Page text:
Average dust mass values, as indicated by the colour according to the colour bar, for bins of different SFR and Mstar in different redshift intervals and at all redshifts (upper right panel). Dashed lines represent MS relations of star-forming galaxies as taken from the literature; the local MS is from Peng et al. (2010) (computed using Brinchmann et al. 2004 data), rescaled to a Salpeter IMF, while the relations at higher redshifts are from Santini et al. (2009). Dotted lines represent the ± 1σ (=0.3 dex) scatter of the MS relation.

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thumbnail Fig. 5

Dust mass vs. stellar mass in panels of different SFR. The symbol colour indicates the mean redshift of each bin, as coded by the colour bar. No evolution with redshift is observed within uncertainties at a given Mstarand SFR.

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4.3. Summary view

To give a global view of these correlations, we show in Fig. 4 the SFRMstar plane at different redshifts, where each bin is colour coded according to the associated dust mass. We also show MS relations from the literature (from Peng et al. 2010 at z ~ 0; and from Santini et al. 2009 at high-z). This representation gives a quick overview on the scaling relations existing between Mstar, SFR and Mdust: a weak and sometimes absent trend of Mdust with Mstar and a clear correlation between Mdust and SFR.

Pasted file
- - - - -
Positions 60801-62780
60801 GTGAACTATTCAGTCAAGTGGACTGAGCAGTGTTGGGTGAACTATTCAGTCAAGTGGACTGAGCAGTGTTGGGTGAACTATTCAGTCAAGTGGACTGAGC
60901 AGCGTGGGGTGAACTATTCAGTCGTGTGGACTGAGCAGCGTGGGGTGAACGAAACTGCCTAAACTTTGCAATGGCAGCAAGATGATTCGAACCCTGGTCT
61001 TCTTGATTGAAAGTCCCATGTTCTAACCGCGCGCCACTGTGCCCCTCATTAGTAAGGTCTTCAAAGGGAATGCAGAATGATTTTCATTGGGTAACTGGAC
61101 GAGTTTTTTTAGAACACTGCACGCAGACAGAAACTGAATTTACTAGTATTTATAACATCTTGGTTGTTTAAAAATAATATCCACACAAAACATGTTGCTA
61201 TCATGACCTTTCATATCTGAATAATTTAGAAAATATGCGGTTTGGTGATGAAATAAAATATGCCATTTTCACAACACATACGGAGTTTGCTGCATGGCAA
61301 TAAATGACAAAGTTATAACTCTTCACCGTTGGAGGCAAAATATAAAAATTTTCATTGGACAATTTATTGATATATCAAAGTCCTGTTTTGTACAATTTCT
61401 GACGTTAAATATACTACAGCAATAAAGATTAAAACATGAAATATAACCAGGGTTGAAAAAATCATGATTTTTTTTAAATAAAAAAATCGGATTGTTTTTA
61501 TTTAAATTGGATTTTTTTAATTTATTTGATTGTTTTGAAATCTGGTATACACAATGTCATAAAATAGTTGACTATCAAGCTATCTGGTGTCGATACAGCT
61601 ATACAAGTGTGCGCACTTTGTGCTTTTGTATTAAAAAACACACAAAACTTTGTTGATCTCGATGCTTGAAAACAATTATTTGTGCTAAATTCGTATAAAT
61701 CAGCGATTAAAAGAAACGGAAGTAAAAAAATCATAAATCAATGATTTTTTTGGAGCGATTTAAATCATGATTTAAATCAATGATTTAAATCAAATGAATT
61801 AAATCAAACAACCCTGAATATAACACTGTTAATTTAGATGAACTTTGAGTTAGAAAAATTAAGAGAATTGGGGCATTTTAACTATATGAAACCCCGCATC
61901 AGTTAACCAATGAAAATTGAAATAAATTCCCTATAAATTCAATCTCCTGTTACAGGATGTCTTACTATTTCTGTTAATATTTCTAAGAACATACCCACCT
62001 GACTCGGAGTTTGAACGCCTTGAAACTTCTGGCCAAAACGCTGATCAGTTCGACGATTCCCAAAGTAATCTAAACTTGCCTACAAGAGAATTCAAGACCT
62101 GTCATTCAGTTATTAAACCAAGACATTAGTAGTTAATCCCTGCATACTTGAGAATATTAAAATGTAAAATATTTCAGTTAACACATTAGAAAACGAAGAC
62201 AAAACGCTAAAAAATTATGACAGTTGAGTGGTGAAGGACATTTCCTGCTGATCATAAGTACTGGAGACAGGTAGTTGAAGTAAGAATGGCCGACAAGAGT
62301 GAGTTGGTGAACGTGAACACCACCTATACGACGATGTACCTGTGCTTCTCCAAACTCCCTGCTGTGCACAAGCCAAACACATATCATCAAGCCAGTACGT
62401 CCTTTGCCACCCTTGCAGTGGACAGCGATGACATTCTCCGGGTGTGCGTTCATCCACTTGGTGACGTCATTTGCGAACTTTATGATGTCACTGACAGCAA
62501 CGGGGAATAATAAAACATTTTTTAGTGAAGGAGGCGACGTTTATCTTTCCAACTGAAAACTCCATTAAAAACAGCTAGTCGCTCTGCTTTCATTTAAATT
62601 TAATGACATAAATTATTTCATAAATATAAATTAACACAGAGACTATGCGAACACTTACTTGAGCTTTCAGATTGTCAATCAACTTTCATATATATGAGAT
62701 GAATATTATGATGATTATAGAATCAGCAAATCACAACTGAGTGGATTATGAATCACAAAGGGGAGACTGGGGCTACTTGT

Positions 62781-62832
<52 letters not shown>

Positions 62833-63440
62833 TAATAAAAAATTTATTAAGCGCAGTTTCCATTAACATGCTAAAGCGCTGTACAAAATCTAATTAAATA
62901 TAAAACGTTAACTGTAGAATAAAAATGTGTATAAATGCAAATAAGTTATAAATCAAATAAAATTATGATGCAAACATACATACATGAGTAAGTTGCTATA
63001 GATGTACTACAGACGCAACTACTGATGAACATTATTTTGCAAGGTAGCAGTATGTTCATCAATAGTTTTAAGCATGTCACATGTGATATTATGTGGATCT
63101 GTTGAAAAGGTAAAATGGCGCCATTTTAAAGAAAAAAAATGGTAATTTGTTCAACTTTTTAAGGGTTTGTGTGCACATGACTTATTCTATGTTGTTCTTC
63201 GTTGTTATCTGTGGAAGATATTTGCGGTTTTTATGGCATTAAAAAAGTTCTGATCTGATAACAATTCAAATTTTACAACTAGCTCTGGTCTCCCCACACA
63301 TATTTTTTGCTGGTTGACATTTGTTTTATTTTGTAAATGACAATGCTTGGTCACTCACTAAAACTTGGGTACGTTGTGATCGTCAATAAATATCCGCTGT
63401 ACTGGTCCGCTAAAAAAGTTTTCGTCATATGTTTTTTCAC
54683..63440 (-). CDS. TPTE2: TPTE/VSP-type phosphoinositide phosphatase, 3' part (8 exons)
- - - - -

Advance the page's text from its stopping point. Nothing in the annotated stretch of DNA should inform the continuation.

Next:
It is also worth noting that we observe no evidence for evolution of Mdust across the different redshift ranges at a given Mstarand SFR; the main difference between the various redshift panels in Fig. 4 is simply that they are populated differently. To make this more clear, Fig. 5 shows Mdust as a function of Mstar, in bins of SFR, where the colour coding identifies different redshift bins (note that, as a by-product, Fig. 5 provides further evidence of weak/absent dependence of Mdust on Mstar at a fixed SFR). At a given Mstarand SFR, there is no clear evidence for evolution of Mdust with redshift within uncertainties. We note, however, that we cannot firmly exclude a decrease in Mdust by a factor of 2 from low- to high-z, though this trend is in a few cases reversed. However, observational uncertainties on our data do not allow us to claim any redshift evolution.